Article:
Originally Posted By: rwand
This post was automatically imported from our archived forum.
The Liquid Fuels Handling Code requires that aboveground tanks, exposed to vehicular traffic, be protected from impact and that the protection be constructed in accordance with good engineering practice.
The following excerpts from the CSA B149.2-00, Propane Storage and Handling Code, is considered good engineering practice:
Posts used for the protection of a tank shall
(a) be spaced not more than 54 in (1350 mm) apart;
(b) be buried not less than 36 in (900 mm) below grade;
(c) extend at least 30 in (750 mm) above grade; and
(d) be one of the following:
(i) 4 in (100 mm) capped steel pipe;
(ii) 4 in (100 mm) tubing filled with concrete;
(iii) 8 in (200 mm) pressure-treated wood, either square or round; or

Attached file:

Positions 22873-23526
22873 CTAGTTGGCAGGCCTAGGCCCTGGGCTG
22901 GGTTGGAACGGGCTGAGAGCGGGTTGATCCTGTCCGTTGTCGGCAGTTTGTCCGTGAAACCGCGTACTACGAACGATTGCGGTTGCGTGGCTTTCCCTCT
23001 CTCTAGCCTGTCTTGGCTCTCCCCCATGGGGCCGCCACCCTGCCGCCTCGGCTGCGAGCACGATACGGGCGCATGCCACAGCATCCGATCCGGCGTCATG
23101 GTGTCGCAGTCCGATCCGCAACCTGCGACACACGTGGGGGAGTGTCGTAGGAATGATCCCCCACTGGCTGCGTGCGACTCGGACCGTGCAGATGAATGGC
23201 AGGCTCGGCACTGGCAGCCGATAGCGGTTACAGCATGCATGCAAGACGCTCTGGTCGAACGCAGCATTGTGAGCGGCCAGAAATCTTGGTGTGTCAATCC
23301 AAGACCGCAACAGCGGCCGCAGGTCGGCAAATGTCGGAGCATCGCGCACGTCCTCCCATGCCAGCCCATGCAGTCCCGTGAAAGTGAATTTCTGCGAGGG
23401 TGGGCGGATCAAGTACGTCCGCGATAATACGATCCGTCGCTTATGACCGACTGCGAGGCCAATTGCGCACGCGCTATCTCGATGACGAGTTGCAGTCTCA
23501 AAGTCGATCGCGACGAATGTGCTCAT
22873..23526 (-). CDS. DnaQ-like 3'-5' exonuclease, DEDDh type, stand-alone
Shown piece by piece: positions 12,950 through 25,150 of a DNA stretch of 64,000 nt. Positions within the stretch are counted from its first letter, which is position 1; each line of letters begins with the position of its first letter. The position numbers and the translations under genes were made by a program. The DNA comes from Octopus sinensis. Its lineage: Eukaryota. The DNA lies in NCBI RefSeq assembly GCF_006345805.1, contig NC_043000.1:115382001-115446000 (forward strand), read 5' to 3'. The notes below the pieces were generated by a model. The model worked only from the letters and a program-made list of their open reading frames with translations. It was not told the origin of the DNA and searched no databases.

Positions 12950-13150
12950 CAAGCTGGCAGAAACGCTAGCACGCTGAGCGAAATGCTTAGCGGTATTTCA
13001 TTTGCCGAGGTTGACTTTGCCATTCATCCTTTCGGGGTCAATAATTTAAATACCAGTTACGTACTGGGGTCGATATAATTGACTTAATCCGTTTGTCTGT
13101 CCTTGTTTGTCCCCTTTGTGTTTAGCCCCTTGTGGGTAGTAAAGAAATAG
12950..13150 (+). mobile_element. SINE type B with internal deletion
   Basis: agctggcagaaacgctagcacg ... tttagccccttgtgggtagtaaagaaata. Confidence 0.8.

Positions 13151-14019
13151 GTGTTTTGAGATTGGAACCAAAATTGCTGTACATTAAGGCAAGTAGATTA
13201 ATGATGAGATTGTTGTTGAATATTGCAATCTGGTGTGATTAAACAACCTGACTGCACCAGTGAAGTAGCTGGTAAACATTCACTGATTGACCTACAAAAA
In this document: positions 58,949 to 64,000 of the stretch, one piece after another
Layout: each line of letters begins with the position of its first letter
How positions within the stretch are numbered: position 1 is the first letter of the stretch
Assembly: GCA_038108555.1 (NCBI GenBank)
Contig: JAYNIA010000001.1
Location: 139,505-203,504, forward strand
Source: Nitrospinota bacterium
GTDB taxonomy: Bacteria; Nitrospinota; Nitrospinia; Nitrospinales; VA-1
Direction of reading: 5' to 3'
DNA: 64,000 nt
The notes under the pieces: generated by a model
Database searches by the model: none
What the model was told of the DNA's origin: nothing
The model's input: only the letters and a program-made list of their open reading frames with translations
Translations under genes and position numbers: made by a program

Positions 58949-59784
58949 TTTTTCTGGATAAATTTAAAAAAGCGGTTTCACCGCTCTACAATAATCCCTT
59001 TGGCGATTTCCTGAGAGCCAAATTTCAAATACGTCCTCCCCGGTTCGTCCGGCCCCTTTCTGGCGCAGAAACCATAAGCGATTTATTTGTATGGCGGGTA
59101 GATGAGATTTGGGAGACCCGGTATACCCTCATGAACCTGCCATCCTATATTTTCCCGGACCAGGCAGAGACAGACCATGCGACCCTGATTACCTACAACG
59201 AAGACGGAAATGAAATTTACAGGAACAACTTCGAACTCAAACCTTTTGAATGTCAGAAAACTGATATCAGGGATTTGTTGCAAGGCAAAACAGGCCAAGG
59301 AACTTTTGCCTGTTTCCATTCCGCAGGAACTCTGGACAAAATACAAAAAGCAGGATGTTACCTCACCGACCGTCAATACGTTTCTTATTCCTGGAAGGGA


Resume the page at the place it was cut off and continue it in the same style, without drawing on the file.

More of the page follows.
(iv) 6 in (150 mm) minimum dimension reinforced concrete.
Guardrails used for the protection of a tank shall be either
(a) of the steel deep beam type, 12 ? 162 in (300 ? 4050 mm), supported by 6 in (150 mm) minimum pressure-treated wooden posts located not more than 75 in (1875 mm) apart, centre to centre, and with the top of the
beam not more than 24 in (600 mm) above grade; or
(b) of the reinforced concrete barrier type, commonly referred to as the New Jersey Turnpike barrier, not less than 30 in (750 mm) in height, and the width of the base not less than the height.
Posts or guardrails used for the protection of a tank shall be located not less than 3.5 ft (1 m) from all sides of the tank.
Please note that the above examples may not be adequate in all situations. For example, where there is a potential for impact from heavy construction or logging equipment, a more robust form of vehicle protection may be required.
The value of experience is not in seeing much,
but in seeing wisely. - Sir William Osler 1905
Registered Home Inspector (R.H.I.)